Bluebird – Popular coffeeshop, known for its collection of hashish and marijuana. Can get very corwded. Location: St. Antoniesbreestraat 71, 1011 HB Amsterdam (tel: 020-6225232).

De Dampkring – Popular coffeeshop, got great publicity when it was featured in the Hollywood movie Ocean’s Twelve. Small place, soft music and always packed. Beautifully decorated with a good cannabis menu. Location: Handboogstraat 29, 1012 XM Amsterdam (tel: 020-6380705).

Amsterdam Museums

Amsterdam Museums

When you are in Amsterdam the museums are definitely worth visiting. We have 51 museums in Amsterdam and they are unique in its kind. We are extremely proud and I would like to share it with you.
I will show you a few Amsterdam Museums, so that you can get an idea how beautiful they are.

The Rijksmuseum is the largest museum in the Netherlands, the basis of which was laid at the beginning of the nineteenth century. With more than a million visitors each year, the Rijksmuseum is a popular Amsterdam landmark and possesses an unrivalled collection of Dutch art, from early religious works to the masterpieces of the Golden Age.

Van Gogh Museum
The Van Gogh Museum has the world’s largest collection of works by Vincent Van Gogh. The collection includes more than 200 paintings, 500 sketches, 700 letters and his collection of Japanese prints. The museum’s collection is divided into three sections – the Van Gogh collection, work from other artists and the collection concerning the Van Gogh Museum’s history.

Amsterdams Historisch Museum
The city’s historical museum, the AHM is a great journey back in time. It has an overview of the history of Amsterdam from the thirtheenth century to the present using archeological finds, models, silver and gold exhibits, glass, earthenware and porcelain. Many splendid items from the 17th and 18th centuries are also on view.

Stedelijk Museum
Amsterdam’s municipal museum of modern art, the Stedelijk Museum houses the civic collection of modern art and stages contemporary art exhibitions. Its large collection includes international painting and sculptures, graphics and drawings, applied art, industrial design, posters and photos. Major works include those by Malevich, Picasso, Mondriaan, De Kooning and Rietveld.A sculpture garden can also be found behind the building.

Anne Frank House
The Anne Frank House on the Prinsengracht in Amsterdam, The Netherlands, is a museum dedicated to the Jewish girl Anne Frank, who kept a diary while she and her family hid from Nazi persecution. A number of exhibitions give an impression of the life of Anne Frank, in which the diary takes a central role. Temporary exhibitions demand consideration of racism, anti-semitism and the tragedies that have happened to the human race. The original of the diary is also on display as part of the Anne Frank House’s permanent exhibition.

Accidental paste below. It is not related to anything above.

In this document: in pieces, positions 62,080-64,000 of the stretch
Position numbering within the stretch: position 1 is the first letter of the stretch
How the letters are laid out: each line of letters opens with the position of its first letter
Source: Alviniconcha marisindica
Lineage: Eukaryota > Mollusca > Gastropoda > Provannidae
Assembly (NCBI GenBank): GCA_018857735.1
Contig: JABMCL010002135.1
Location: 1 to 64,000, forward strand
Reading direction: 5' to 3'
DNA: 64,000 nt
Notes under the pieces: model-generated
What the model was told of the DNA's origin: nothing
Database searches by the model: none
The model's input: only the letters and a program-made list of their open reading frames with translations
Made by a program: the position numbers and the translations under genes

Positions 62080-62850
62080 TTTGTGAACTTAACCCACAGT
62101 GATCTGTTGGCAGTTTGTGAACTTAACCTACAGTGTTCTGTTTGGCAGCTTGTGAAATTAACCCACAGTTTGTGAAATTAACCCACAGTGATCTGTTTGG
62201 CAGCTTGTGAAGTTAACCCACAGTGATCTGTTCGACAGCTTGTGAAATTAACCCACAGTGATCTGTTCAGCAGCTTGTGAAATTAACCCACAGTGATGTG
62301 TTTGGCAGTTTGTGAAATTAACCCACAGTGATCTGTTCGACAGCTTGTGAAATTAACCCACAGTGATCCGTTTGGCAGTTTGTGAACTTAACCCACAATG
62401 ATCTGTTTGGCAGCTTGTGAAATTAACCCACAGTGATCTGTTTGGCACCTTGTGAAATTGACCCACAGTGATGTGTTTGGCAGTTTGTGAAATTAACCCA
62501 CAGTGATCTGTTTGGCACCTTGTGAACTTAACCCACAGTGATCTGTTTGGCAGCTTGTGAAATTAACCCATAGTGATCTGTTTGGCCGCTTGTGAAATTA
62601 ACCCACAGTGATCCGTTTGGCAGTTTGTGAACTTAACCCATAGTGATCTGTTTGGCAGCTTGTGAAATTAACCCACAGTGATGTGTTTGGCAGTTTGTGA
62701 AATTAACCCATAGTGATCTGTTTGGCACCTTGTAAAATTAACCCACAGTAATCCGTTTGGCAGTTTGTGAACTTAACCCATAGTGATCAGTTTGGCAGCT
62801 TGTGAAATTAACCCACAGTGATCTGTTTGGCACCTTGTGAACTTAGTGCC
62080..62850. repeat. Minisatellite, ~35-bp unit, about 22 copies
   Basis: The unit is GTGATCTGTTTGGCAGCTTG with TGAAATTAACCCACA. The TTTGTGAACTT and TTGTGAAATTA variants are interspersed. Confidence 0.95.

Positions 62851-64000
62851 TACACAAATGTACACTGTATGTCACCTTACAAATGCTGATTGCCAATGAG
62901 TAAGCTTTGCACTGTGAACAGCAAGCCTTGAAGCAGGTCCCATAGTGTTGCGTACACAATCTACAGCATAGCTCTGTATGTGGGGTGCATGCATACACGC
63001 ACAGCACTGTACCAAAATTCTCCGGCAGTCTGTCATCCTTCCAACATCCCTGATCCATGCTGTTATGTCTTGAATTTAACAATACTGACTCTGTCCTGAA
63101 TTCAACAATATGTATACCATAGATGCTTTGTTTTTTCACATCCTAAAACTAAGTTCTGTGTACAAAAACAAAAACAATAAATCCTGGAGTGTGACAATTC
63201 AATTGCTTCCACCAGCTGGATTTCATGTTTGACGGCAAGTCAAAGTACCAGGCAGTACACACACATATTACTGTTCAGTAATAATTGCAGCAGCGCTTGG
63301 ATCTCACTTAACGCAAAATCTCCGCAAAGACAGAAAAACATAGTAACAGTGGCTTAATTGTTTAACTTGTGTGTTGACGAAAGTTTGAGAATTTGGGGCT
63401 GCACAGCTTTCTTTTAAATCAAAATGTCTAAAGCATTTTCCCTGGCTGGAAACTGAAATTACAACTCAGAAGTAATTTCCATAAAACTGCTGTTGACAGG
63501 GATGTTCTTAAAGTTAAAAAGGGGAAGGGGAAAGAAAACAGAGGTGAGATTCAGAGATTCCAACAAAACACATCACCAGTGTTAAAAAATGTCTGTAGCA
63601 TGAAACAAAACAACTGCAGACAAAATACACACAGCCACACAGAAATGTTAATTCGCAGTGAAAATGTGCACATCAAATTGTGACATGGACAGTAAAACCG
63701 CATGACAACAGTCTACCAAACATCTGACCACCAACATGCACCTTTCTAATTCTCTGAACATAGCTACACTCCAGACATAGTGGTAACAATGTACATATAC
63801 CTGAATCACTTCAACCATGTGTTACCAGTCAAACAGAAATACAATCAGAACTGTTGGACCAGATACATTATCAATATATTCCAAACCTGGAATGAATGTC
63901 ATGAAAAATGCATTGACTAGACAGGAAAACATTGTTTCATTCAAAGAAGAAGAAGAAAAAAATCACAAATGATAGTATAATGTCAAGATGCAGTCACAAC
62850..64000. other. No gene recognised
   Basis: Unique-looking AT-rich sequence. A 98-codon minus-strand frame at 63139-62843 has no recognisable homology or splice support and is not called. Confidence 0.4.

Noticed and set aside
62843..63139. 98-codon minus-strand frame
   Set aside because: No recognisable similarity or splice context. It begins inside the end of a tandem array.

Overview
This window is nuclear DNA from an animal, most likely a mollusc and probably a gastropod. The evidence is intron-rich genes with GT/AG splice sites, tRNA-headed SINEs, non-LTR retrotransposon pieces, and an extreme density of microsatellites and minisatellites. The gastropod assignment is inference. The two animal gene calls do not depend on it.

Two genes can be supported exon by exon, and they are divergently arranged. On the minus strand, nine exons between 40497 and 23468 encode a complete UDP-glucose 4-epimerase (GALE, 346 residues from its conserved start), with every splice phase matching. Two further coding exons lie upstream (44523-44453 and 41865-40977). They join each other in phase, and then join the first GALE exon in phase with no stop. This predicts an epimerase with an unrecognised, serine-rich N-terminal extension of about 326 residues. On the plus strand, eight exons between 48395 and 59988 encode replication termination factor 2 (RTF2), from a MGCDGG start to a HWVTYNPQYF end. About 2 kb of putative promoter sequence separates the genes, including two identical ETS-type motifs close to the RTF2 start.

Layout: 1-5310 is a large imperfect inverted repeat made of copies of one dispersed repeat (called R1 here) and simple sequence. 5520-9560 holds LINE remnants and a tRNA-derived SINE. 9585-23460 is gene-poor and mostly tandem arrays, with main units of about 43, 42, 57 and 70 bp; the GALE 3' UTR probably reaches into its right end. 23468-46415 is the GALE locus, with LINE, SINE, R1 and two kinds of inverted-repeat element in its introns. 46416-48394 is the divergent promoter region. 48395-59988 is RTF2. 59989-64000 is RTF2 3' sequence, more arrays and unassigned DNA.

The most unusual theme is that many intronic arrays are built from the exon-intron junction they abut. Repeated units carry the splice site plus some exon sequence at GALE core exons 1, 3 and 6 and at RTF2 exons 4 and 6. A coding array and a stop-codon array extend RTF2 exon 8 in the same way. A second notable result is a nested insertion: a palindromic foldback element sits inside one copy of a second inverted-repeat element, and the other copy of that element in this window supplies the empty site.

Rembrandt House Museum
The Rembrandt House Museum is a 17th century house, which used to be residence of famous Dutch painter Rembrandt van Rijn. The house – both its exterior as well as interior – are preserved exactly the way they were when he lived here three centuries ago. The rooms of the also house several paintings by Rembrandt’s contemporaries, his pupils and his teacher Pieter Lastman. The new wing of the museum houses a virtually complete overview of Rembrandt’s graphical work. In addition to the permanent collection, the museum presents changing exhibitions which highlight, directly or indirectly, certain aspects of Rembrandt’s work.

Our Lord in the Attic Museum
Our Lord in the Attic, also known as Amstelkring Museum is ‘hidden church’ in a canal house in the middle of the red-light district. This is a Catholic church hidden into the upper stories of a house built in 1663, when Catholics were persecuted and had to disguise their churches.The lower floors of the building became a museum in 1888 and today contain refurbished rooms, as well as a collection of church silver, religious artefacts and paintings. It’s a beautiful place to visit, and amazing to see how they fit worshippers, an organ, and an altar into such a narrow place.

Allard Pierson Museum
Allard Pierson Museum is Amsterdam’s the only specialist archaeological collection. Owned by the University of Amsterdam, the museum houses Egyptian, Greek, Cypriot, Roman, Etruscan and Coptic artefacts as well as prehistoric finds from across Europe.

Nederlands Scheepvaart Museum
The maritime museum of Netherlands, known as Nederlands Scheepvaart Museum, boasts the the largest collection of boats in the world. It contains including more than 500 replicas of authentic ships, dozens of charts, navigation instruments, weapons, flags and paintings, especially from the seventeenth and eighteenth centuries, and gives a chronological view of Dutch naval history.

The Tropenmuseum is the largest anthropological museum in the Netherlands and contains an extensive collection of exhibits on life and work of people in the (sub)tropics. Owned by the Royal Institute for the Tropics, a foundation devoted to the study of the cultures of tropical areas around the world, the museums is famous for its realistic reconstructions of local environments. Themes featured include, among others, music and theater from the non-Western world, religions, Indonesian Textiles and the The Dutch East Indies.

Houseboat Museum